Placements in Indigenous health settings
Clinical placements in Indigenous health settings are those where the host organisation provides services primarily to First Nations people (that is, Aboriginal medical services), or the community where the placement is has a large proportion of First Nations people.
These placements provide an opportunity for you to receive a rich cultural and clinical learning experience. Within our Three Rivers footprint emphasis is on community needs, mutual respect and shared understanding.
- Rich learning opportunities
- Cultural awareness
- Ability to collaborate with the local community to design and deliver health services
- Participation in cultural activities
- Support through Three Rivers’ Lecturer in Rural Indigenous Health.
Clinical placements in Indigenous health settings occur in many different forms. They may be part of other placement models such as shared placements, service learning placements or interprofessional learning placements.
Two physiotherapy students completed a service learning placement in an Aboriginal community controlled health service in a small, rural town. This allowed the students to experience the benefits associated with a traditional service learning model while also being exposed to the unique needs of a rural, Indigenous community. The students were provided face-to-face and online support from a physiotherapy supervisor and Three Rivers’ lecturer in Indigenous rural health. They developed and completed a project in collaboration with the community and were able to provide a service that was not otherwise locally available within the host organisation.
This placement challenged my ability to transfer skills important for culturally safe practice into real life practice and I think that a placement like this needs to be compulsory for all students as it has provided me with a deeper insight into what culturally safe and responsive practice looks like as a tangible skill rather than something we are just taught about and write assignments on.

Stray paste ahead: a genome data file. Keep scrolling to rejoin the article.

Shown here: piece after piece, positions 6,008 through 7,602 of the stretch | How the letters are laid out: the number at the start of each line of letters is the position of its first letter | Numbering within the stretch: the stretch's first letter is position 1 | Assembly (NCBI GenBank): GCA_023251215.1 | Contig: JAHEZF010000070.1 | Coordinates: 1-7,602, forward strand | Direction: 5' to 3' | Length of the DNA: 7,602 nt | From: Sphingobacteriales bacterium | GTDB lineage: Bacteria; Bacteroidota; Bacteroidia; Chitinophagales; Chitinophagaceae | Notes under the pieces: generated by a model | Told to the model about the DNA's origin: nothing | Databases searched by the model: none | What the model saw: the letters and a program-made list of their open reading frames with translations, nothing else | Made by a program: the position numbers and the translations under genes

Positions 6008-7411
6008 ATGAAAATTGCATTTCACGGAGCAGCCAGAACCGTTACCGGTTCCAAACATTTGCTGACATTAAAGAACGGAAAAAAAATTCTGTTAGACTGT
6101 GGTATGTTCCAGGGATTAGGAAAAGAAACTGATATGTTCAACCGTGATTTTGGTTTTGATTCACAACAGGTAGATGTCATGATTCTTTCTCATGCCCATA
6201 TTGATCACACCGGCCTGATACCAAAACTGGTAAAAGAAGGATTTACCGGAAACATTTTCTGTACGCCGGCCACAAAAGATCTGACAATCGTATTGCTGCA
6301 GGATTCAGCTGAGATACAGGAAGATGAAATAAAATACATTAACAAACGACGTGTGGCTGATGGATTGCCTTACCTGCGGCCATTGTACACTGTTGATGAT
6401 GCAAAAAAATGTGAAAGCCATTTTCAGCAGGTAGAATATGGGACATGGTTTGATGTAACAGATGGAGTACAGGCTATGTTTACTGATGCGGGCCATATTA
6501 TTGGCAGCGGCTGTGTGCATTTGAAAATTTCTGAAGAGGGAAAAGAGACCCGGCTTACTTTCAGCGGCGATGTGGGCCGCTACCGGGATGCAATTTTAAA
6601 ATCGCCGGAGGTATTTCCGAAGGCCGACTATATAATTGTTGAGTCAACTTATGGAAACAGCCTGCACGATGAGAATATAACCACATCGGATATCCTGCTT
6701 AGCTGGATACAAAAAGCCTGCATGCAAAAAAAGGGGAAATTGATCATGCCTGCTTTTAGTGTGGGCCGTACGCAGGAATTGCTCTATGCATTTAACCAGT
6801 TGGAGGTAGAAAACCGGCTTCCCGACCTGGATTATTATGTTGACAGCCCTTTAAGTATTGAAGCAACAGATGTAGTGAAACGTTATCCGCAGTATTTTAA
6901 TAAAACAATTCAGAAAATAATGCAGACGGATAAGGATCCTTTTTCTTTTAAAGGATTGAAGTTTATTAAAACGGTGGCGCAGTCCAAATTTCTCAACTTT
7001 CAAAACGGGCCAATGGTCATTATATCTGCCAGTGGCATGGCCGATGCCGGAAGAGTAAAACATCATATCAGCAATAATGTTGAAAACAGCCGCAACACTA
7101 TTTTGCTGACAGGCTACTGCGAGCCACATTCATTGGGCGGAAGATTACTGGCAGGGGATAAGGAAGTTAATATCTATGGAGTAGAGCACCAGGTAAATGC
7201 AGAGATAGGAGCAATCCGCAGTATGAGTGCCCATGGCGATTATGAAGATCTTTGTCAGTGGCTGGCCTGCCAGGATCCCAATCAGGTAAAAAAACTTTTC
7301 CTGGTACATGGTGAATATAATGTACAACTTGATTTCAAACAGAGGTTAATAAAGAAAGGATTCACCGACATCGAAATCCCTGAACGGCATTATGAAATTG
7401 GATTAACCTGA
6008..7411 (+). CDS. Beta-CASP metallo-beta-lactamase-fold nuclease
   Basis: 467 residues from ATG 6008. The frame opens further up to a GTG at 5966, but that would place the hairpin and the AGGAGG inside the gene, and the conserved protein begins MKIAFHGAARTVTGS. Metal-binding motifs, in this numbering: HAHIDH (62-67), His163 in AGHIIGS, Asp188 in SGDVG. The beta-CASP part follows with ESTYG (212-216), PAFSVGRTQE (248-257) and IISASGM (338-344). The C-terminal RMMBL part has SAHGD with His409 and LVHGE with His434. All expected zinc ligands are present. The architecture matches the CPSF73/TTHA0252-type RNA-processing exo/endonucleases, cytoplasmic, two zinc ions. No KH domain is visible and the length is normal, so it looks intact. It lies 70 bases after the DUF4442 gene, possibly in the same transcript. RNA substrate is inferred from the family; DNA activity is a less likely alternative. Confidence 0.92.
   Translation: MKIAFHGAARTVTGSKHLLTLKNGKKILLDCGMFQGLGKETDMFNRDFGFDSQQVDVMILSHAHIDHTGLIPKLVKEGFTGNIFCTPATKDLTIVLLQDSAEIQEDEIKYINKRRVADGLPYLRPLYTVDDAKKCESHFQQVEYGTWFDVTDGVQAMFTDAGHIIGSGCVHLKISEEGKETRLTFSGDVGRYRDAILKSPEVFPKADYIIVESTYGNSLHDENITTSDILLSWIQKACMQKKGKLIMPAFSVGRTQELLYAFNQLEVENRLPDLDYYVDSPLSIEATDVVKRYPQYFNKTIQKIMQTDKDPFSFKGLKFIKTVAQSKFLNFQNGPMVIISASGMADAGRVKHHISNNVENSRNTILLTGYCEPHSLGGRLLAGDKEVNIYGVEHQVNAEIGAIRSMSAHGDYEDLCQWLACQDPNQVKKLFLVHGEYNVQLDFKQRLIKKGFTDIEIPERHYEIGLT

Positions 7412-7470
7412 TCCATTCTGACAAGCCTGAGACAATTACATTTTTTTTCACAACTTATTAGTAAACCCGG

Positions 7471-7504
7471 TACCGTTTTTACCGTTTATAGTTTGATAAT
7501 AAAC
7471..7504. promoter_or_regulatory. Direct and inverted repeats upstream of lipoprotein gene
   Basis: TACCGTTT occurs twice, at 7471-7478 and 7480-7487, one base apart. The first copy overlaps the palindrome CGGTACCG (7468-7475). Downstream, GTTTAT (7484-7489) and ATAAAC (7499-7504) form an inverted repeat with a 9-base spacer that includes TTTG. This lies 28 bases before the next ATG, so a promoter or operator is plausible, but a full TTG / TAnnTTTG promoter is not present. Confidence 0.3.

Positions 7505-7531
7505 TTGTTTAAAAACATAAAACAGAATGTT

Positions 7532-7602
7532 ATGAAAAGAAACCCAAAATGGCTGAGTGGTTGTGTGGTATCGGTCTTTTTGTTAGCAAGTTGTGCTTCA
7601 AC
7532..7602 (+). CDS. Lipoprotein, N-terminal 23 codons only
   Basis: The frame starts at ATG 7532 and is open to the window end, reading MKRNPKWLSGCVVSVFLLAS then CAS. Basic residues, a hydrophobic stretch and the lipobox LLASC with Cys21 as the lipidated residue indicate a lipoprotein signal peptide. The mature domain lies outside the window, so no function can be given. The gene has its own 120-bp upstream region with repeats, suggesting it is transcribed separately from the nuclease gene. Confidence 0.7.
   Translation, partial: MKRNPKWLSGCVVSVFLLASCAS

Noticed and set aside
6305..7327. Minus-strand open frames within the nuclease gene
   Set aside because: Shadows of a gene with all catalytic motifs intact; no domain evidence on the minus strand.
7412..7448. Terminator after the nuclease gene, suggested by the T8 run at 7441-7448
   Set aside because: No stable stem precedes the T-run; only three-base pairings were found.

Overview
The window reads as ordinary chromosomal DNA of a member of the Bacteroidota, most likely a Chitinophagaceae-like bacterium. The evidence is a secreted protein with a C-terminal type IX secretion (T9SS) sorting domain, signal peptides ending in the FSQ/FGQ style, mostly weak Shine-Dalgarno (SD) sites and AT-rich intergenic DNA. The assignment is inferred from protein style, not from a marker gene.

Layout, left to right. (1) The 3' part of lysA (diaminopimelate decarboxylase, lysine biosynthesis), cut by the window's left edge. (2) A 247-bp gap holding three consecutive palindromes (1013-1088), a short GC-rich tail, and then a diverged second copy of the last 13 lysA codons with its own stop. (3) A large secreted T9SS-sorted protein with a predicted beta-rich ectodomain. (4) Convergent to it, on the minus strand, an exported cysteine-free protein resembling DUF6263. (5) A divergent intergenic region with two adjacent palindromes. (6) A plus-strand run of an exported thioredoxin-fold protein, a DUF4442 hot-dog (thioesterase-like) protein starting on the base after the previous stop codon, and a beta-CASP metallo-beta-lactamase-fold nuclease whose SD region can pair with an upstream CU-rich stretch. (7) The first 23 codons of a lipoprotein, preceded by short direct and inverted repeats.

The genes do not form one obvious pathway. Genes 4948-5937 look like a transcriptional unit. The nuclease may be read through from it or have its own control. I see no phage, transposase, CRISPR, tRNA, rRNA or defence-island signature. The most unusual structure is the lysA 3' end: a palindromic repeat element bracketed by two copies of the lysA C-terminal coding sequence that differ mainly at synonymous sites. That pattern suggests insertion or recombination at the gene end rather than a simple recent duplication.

The best parts of this placement for me didn’t entail anything clinical or anything you would traditionally see in physiotherapy practice. It was being involved in the community groups such as the walking group, women’s group and mobile library that I enjoyed as it enabled me to build relationships with the community and has allowed me to develop skills that will extend my practice beyond the regular clinical scope of physiotherapy into a physiotherapist that is culturally competent and able to work with and alongside different communities.
Braithwaite, C. (2019). Aboriginal Community Controlled Health Organisation (ACCHO) pharmacist: integration into the ACCHO model of care. Journal of Pharmacy Practice & Research, 49(2), 186–191. https://doi-org.ezproxy.csu.edu.au/10.1002/jppr.1537
NSW Ministry of Health. (2020). NSW Health Services Aboriginal Cultural Engagement Self-Assessment Tool. Retrieved from Sydney: https://www.health.nsw.gov.au/aboriginal/Pages/cultural-engagement-tool.aspx
NSW Ministry of Health. (2017) NSW Aboriginal Health Impact Statement. Retrieved from: https://www1.health.nsw.gov.au/pds/Pages/doc.aspx?dn=PD2017_034
Young, S., & Karme, T. (2015). Service learning in an Indigenous not-for-profit organization. Education & Training, 57(7), 774-790. http://dx.doi.org.ezproxy.csu.edu.au/10.1108/ET-04-2014-0041